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DxO’s mobile photography benchmark now tests dual cameras and depth effects

DxO’s mobile photography benchmark now tests dual cameras and depth effects

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iPhone 7
Photo by James Bareham / The Verge

DxO’s mobile photography test has become the go-to benchmark for comparing smartphone cameras. But the test, created in 2012, wasn’t designed to measure a lot of features that are now common in phones, so DxO is updating it to start considering a bunch of new factors, like second lenses and depth effects.

The updated DxOMark Mobile test has three big new focuses: zoom, bokeh, and low-light performance. The first two are meant to take into account additional lenses and focus effects, like on the iPhone 7 Plus. A phone with an additional telephoto camera will necessarily perform better on a zoom test than a phone that’s relying on digital zoom. And while the bokeh test will look for how well the camera is able to pleasantly blur the background of a photo in a traditional sense, artificial depth effects will be considered for this category, too, which again gives dual-camera systems an advantage.

The iPhone 7 Plus is now ranked higher than the iPhone 7

DxO already measured low-light performance, but its tests now measure scenes lit no brighter than candlelight for both photos and videos. “Consumers are also now expecting their phones to capture images in very-low-light conditions, so we are testing smartphone cameras in lighting down to 1 Lux (essentially candlelight),” writes DxO’s David Cardinal. “This exposes differences in performance between phones that otherwise might rank very similarly.”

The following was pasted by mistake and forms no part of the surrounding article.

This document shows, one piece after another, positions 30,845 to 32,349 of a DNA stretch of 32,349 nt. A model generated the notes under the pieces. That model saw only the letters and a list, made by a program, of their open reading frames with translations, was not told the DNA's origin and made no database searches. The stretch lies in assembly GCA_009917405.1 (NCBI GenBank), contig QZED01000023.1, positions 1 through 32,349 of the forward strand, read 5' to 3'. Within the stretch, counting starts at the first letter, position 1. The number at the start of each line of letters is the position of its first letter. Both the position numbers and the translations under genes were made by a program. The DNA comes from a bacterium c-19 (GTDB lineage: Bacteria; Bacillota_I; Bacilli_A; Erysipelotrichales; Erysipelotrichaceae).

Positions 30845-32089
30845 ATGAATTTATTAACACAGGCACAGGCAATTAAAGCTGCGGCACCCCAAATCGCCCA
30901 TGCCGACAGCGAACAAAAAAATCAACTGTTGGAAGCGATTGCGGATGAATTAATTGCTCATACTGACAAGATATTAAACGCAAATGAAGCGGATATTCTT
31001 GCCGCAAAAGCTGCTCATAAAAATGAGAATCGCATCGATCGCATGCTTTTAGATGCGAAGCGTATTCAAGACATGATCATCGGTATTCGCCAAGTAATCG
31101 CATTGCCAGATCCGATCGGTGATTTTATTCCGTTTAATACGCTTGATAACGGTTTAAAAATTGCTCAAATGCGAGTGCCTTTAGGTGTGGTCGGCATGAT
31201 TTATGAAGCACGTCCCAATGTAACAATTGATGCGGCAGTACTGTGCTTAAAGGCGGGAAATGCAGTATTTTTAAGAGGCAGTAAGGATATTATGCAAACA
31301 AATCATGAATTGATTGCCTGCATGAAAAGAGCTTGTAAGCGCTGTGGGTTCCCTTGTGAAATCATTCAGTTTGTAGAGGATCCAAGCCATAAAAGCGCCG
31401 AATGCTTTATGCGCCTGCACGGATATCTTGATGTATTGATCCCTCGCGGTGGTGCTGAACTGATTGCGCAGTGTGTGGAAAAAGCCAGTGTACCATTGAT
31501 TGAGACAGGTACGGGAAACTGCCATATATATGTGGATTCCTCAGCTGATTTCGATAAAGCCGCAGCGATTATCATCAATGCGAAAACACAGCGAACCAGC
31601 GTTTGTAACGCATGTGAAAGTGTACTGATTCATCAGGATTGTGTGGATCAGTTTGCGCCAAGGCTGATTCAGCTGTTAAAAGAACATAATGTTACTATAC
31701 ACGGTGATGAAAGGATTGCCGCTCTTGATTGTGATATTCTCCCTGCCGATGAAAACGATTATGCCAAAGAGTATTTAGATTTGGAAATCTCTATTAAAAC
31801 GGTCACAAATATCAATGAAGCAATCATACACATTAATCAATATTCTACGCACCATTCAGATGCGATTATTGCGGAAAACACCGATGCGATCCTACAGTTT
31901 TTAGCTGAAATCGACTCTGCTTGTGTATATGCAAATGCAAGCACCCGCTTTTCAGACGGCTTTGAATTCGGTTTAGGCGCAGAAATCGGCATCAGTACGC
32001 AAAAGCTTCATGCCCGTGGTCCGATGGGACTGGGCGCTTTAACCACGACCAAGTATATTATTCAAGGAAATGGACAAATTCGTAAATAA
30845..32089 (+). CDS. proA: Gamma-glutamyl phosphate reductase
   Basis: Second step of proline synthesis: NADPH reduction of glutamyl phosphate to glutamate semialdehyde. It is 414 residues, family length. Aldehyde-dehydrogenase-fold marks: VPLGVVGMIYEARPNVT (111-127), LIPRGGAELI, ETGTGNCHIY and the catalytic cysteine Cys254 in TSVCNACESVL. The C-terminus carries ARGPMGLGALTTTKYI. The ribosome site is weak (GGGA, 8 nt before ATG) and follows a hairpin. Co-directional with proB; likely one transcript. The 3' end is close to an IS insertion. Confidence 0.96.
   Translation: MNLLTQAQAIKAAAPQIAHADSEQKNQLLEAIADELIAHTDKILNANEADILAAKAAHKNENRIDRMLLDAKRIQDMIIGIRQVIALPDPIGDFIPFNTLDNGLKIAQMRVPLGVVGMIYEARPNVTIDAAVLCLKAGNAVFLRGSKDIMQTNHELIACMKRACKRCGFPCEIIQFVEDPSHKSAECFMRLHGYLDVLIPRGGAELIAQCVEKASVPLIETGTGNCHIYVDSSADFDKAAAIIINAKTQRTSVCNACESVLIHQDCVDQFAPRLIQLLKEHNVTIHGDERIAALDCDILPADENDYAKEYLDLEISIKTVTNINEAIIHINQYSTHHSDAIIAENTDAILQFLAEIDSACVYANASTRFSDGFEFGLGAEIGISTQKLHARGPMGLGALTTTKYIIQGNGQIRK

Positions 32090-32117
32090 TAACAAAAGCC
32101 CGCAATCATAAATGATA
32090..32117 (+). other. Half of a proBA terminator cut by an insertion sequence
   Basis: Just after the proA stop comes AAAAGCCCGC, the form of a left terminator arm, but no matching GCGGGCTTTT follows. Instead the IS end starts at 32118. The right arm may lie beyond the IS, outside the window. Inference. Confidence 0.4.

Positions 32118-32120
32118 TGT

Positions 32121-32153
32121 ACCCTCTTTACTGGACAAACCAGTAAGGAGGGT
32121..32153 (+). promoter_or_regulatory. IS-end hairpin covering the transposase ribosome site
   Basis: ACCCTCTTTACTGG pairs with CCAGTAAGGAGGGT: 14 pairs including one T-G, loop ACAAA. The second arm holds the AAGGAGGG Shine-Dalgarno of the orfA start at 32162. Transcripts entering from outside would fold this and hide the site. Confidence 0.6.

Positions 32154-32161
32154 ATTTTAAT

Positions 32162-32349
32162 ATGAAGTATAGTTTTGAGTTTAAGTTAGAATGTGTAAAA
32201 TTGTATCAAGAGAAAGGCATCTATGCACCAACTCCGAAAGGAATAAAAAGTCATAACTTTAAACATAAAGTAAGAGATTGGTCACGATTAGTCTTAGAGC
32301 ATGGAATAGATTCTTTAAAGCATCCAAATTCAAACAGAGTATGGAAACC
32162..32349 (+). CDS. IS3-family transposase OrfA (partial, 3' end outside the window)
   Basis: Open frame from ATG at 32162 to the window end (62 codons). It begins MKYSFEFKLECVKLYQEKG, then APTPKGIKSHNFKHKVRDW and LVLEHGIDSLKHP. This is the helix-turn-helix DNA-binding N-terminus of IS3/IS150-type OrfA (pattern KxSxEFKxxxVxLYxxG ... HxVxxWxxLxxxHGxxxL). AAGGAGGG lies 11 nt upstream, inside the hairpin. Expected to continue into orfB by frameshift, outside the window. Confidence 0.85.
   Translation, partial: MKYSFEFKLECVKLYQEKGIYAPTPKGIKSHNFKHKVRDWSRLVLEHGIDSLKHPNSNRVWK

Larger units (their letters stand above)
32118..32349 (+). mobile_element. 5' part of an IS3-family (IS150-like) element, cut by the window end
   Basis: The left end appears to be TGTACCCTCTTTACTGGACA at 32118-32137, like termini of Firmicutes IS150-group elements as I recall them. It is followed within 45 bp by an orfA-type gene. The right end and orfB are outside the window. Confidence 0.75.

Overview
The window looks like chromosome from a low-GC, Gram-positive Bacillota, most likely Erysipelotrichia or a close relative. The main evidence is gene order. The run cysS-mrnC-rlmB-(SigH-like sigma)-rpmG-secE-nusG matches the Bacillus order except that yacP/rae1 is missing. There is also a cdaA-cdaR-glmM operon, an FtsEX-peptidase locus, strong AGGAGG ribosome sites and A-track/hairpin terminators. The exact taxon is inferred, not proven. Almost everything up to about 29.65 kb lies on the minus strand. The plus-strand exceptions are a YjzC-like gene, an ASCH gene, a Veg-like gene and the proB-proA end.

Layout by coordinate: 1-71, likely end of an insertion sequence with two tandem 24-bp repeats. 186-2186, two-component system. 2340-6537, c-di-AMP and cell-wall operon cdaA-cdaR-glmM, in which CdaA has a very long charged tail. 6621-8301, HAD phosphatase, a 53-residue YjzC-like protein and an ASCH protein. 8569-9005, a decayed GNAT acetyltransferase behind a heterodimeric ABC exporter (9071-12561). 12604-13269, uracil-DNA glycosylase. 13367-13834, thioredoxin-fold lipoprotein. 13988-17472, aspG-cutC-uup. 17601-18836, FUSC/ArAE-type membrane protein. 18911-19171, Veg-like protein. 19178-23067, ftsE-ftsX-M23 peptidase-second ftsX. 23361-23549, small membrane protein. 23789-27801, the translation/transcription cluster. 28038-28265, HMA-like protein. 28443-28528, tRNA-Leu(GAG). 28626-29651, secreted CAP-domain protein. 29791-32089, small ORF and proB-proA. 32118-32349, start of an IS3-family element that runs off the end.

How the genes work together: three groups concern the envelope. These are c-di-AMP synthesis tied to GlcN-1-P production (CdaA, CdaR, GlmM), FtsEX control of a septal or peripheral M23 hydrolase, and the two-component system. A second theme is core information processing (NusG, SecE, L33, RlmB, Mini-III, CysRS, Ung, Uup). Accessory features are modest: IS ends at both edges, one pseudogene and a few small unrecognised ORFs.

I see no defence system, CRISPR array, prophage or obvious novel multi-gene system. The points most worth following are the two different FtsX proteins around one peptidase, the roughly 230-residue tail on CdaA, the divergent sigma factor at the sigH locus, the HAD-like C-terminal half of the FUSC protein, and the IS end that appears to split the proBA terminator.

In addition to those three factors, the test now takes into consideration motion blur, image capture speed, better testing of HDR and dynamic range, and deeper video tests, including focuses on stabilization and adapting to new lighting conditions.

Beyond just doing a better job of testing phones, DxO says its updated test does a better job of distinguishing between top performers. So while Apple’s iPhone 7 Plus, Google’s Pixel, and HTC’s U11 are still leading the pack, the updated test shows that Apple does better with zoom and bokeh, the Pixel does better with autofocus and exposure, and the U11 does better with color and texture.

To give people a better idea of how the new test will work, DxO went back and retested several top phones, including the iPhone 7 and 7 Plus. Originally, DxO only tested the iPhone 7 and gave that phone a rating of 86 out of 100. But under the new test, the 7 gets an 85 and the 7 Plus gets an 88. The difference comes down entirely to the new categories of bokeh and zoom: since the 7 Plus has that extra camera, it stands out in both areas.

While the new version of DxOMark Mobile should do a better job assessing cameras, all of this still needs to come with some caveats. Benchmark tests try to simulate and test real-world conditions inside a lab, but ultimately they aren’t testing what it’s like to shoot with a phone in the real world. DxO’s tests are a handy guideline to check for how different cameras perform, but they aren’t a replacement for actual experience. The test’s new factors also place weight on specific features, like telephoto lenses, that may not matter to everyone.

That all said, DxO has done a very good job lately with its camera rankings. Its original test ranked the U11 a point above the Pixel, which lined up with my colleague Vlad Savov’s experience. Back in July, he wrote, “Even though I always say benchmarks don’t tell the whole story, I have to agree with them on this count. The U11 is the first phone I’ve yet used that doesn’t make me miss the Pixel’s camera.”

Under the new test, the Pixel and U11 are now dead even, with both holding a 90 point score.